By Samuel T. Clover ’91
With an international reputation for research on alternative fuels, emissions control, and the environmental impact of global freight transportation, James J. Winebrake ’89 began his tenure as dean of Rochester Institute of Technology’s College of Liberal Arts in January.
“Finding integration among disparate disciplines has become my calling,” says Winebrake. “RIT truly values the role of liberal arts in a technological education, and we have a number of novel, interdisciplinary programs aimed at expanding student learning in the liberal arts. STEM [science, technology, engineering, mathematics] students that participate in liberal arts curricula as double majors or concentrations are more creative problem-solvers than those who do not. They are more fully aware of the social context of their work, and are more thoughtful in considering how their actions and decisions affect others. These are the types of engineers and scientists that the world needs.”
Winebrake, of Pittsford, N.Y., served the previous eight years as professor and chair of RIT’s Department of Science, Technology, and Society/Public Policy. He directed the B.S. in public policy and M.S. in science, technology, and public policy programs.
As co-director of the RIT Laboratory for Environmental Computing and Decision Making, Winebrake and his team designed software that allows analysts to evaluate the cleanest way to transport goods, both by mode and route. “Trains and ships are a lot cleaner than trucks,” he says.
Among Winebrake’s many other ongoing collaborative projects is an examination of market potential of alternative fuel vehicles, including electric, bio-fuel, and natural gas. Funded by a National Science Foundation grant, it includes participants from University of Michigan, University of California, Northeastern University, and University of Michigan.
Winebrake, a physics graduate, earned a master’s in technology and policy from Massachusetts Institute of Technology and Ph.D. in energy management and policy from University of Pennsylvania. He is a member of the National Research Council’s Committee on the Study of Potential Energy Savings and Greenhouse Gas Reductions from Transportation and the U.S. Department of Energy’s Transportation Energy Futures Steering Committee.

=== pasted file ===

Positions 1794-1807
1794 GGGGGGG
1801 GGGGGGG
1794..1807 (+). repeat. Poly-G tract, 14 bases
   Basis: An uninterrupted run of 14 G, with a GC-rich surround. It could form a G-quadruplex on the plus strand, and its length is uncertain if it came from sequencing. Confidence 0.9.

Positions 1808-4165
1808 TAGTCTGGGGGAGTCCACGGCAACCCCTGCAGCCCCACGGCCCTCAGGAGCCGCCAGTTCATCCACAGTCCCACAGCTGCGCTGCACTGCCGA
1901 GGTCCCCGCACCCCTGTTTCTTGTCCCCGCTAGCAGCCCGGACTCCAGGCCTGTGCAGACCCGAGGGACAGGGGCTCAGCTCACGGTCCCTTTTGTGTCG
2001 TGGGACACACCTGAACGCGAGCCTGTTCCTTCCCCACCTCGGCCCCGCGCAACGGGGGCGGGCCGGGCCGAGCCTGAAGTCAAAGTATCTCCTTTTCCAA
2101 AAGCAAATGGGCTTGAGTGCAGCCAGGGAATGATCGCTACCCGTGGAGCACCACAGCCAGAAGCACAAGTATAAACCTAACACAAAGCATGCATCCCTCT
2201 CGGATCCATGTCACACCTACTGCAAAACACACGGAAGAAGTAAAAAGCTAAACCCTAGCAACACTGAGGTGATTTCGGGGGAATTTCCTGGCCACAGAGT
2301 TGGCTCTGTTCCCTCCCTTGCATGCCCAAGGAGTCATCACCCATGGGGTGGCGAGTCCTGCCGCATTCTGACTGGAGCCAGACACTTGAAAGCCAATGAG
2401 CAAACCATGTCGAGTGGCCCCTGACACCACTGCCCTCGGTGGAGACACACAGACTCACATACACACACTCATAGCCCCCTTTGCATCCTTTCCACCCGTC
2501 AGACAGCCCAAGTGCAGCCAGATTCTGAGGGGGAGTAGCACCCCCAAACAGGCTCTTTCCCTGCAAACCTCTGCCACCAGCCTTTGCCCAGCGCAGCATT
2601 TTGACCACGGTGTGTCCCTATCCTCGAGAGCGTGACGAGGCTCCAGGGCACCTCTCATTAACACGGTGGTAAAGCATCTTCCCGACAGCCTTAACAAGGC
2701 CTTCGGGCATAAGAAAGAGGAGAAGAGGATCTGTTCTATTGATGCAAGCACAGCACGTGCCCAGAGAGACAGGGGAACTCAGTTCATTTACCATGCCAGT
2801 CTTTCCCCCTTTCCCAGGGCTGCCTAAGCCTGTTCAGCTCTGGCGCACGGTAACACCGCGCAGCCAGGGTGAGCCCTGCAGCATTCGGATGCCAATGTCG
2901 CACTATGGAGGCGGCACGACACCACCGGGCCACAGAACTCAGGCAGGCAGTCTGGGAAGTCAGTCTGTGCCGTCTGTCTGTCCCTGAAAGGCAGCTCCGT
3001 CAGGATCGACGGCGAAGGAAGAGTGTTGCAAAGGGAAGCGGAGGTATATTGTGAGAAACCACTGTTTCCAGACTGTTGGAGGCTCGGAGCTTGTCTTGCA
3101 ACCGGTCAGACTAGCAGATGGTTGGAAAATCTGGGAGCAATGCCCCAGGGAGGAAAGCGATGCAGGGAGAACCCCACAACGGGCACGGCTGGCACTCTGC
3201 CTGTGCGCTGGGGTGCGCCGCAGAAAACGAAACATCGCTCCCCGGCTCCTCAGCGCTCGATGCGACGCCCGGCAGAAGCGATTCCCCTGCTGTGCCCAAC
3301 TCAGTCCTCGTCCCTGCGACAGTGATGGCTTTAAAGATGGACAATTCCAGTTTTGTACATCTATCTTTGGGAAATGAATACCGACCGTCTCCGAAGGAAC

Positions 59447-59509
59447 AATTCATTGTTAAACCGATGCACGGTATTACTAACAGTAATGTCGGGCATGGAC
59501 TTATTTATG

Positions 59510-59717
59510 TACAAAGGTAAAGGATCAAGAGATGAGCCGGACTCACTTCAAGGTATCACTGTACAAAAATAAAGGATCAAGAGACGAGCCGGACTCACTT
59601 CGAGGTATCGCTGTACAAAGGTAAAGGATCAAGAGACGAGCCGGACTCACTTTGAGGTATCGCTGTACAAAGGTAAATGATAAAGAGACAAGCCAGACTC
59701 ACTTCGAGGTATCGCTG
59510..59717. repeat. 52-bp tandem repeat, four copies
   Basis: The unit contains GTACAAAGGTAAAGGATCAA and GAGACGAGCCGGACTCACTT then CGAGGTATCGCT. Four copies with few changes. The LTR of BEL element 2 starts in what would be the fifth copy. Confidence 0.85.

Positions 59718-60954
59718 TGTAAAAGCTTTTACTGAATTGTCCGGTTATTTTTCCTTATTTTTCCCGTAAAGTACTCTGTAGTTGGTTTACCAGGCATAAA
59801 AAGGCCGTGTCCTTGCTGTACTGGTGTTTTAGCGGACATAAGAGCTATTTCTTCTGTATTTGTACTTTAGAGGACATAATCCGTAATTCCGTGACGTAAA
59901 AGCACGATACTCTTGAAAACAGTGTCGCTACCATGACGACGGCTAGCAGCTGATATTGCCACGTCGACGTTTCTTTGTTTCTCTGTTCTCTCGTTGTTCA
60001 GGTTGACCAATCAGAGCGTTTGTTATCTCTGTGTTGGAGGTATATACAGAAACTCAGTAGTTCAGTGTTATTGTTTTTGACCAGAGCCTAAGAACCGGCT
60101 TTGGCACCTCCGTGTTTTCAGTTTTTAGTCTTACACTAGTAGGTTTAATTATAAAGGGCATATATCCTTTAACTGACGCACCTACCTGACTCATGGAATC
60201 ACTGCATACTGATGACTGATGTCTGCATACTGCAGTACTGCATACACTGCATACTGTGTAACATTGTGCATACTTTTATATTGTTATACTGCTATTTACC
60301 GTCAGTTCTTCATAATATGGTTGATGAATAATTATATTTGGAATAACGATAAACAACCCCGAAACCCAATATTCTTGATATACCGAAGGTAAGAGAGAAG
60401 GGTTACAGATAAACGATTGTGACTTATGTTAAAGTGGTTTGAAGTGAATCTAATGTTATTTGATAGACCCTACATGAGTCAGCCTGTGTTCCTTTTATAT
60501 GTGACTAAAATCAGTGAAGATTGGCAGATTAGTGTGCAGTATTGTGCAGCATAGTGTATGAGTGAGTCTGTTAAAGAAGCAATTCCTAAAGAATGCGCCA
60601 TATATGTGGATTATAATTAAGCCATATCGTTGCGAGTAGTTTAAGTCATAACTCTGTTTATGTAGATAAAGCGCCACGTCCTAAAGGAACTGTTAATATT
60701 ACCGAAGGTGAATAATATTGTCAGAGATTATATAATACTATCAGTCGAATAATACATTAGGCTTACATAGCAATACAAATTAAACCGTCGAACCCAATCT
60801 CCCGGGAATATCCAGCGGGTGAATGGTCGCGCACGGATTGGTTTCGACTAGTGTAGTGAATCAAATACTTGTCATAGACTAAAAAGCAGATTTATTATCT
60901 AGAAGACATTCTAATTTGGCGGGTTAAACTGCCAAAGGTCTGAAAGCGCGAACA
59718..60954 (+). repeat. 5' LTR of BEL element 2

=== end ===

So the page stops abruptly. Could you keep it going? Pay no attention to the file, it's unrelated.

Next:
The seeds for Winebrake’s path from physics to research in freight transportation to dean of a liberal arts college were planted at Lafayette. “I was always attracted to liberal arts courses, particularly philosophy and English. They helped me become a better physicist and opened up ways of thinking about the world that improved my problem-solving skills. Lafayette taught me the importance of the liberal arts as a foundation for how we think about the world and our place in it.”
He says the journey began with his involvement in social justice issues during his senior year such as helping start a homeless shelter in Easton and being a founding member of Hands Together, an organization that sponsored trips for students to volunteer in Haiti. Founded by Father Thomas J. Hagan, former Lafayette Catholic chaplain, it still operates today, and the executive director is Douglas Campbell ’86.
“Those experiences led me to think more about bigger-picture issues,” Winebrake says. After a few economics courses, he saw how the field of public policy integrated STEM and liberal arts disciplines in order to achieve social goals. That insight led him to the programs at MIT and Penn. “I studied the interaction of science, technology, and the liberal arts through a policy prism. This was not only exciting, but also I felt it gave me an opportunity to make a difference in the world for the better.”
After earning his Ph.D., Winebrake served briefly as an analyst with the U.S. Department of Energy, and then became associate professor of public policy in James Madison University’s novel integrated science and technology program.
In its second year, the program had 40 students. It included training in science and engineering, but also in social sciences, writing, and communications. “They were able to tackle problems in technology fields in ways that traditionally trained engineers could not,” says Winebrake.
Later, RIT began a new degree in public policy with a technology component. “I was quick to jump at it,” says Winebrake. “Its core philosophy was integrating science and technology disciplines with the social sciences and humanities in a policy context. All this at a technological institute. It was a dream job. This is what I was trained to do.” He joined RIT in 2003.
He cited a quote by Steve Jobs from the March 20 New York Times: “It’s in Apple’s DNA that technology alone is not enough—it’s technology married with liberal arts, married with the humanities, that yields us the result that makes our heart sing and nowhere is that more true than in these post-PC devices.”
The recipient of several awards for scholarship and teaching, Winebrake is the author of numerous articles and the textbook, Dynamic Modeling of Environmental Systems. In New York, he serves on the state Energy Planning Board and Genesee Valley Regional Clean Cities board.
Two other Lafayette alumni teach at RIT. They are Nicholas DiFonzo ’81, professor of psychology, and Vincent Pandolfi ’91, assistant professor of school psychology.